O. Louis Mazzatenta, Courtesy of the National Geographic Society
Ramesses II gave the simple name Hut Ramesses Meryamun (Temple of Ramesses, Beloved of Amun) to his most spectacular creation: the rock-cut temple of Abu Simbel, on the west bank of the Nile in Upper (southern) Egypt. Four colossal statues of Ramesses guard the entrance. A corridor leads to a large hall, 60 feet long and 50 feet wide, flanked by statues of Ramesses in the guise of Osiris, god of the underworld, and decorated with relief scenes showing the pharaoh’s military victories. In a niche at the back of the temple, more than 200 feet from the entrance, are seated statues of the gods Ptah, Amun, Ramesses (deified) and Re. Twice a year, the rising sun illuminates Ramesses and his divine companions.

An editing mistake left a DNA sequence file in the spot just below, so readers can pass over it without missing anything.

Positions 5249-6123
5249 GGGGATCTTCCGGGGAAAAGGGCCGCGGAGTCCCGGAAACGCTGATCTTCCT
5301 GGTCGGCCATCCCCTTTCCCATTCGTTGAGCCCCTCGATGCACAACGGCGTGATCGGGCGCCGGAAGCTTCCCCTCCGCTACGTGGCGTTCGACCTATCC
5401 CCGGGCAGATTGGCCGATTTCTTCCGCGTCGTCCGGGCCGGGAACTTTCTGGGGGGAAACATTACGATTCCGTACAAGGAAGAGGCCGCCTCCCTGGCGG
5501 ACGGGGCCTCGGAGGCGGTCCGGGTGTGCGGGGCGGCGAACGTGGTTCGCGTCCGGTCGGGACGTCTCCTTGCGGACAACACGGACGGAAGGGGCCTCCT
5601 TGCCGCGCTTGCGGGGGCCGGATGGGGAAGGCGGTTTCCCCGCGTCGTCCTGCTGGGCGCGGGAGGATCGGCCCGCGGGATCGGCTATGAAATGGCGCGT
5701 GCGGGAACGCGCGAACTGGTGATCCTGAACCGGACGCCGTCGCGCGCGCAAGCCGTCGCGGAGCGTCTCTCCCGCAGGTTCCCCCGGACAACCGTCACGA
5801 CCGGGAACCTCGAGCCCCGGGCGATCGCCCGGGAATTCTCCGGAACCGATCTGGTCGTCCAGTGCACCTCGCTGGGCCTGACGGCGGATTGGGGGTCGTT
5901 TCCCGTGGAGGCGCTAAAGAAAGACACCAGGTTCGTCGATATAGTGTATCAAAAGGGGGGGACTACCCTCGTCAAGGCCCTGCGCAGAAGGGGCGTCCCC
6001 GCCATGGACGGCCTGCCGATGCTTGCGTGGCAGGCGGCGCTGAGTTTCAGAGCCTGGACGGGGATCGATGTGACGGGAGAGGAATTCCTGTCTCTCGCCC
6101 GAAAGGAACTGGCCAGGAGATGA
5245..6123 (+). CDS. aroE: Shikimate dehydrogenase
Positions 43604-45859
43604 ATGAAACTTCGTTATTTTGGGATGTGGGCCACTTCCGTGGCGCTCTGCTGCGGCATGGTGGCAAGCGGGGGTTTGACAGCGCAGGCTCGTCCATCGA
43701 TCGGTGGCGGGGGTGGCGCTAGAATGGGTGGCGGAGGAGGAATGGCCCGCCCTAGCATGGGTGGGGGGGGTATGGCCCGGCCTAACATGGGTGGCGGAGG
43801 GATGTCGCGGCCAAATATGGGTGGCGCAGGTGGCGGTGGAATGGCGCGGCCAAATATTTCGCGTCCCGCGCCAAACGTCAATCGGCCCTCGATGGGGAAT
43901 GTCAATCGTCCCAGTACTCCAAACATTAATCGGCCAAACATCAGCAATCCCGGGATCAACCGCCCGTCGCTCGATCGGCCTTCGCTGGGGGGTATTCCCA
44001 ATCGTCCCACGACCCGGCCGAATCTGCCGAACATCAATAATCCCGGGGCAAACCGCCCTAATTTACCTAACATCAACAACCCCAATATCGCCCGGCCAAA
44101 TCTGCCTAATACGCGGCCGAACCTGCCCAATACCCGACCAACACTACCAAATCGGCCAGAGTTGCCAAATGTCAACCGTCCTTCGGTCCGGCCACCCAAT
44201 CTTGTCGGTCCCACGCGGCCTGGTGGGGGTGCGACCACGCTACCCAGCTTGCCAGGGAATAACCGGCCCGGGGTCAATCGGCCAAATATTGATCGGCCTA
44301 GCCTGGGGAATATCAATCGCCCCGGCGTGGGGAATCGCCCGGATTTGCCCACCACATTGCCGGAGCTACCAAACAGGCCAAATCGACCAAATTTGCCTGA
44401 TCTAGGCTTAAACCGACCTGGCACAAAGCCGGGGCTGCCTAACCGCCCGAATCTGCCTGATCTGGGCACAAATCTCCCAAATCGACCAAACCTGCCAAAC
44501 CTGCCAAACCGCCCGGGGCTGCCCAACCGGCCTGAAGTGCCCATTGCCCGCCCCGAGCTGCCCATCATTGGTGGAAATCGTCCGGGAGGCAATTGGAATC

In the 1960s, the temple was moved, block by block, 200 feet up the hill to save it from the flooding waters of Lake Nasser, created by the Aswan Dam. The re-builders took pains to orient the temple so that it would receive sunlight in exactly the same way.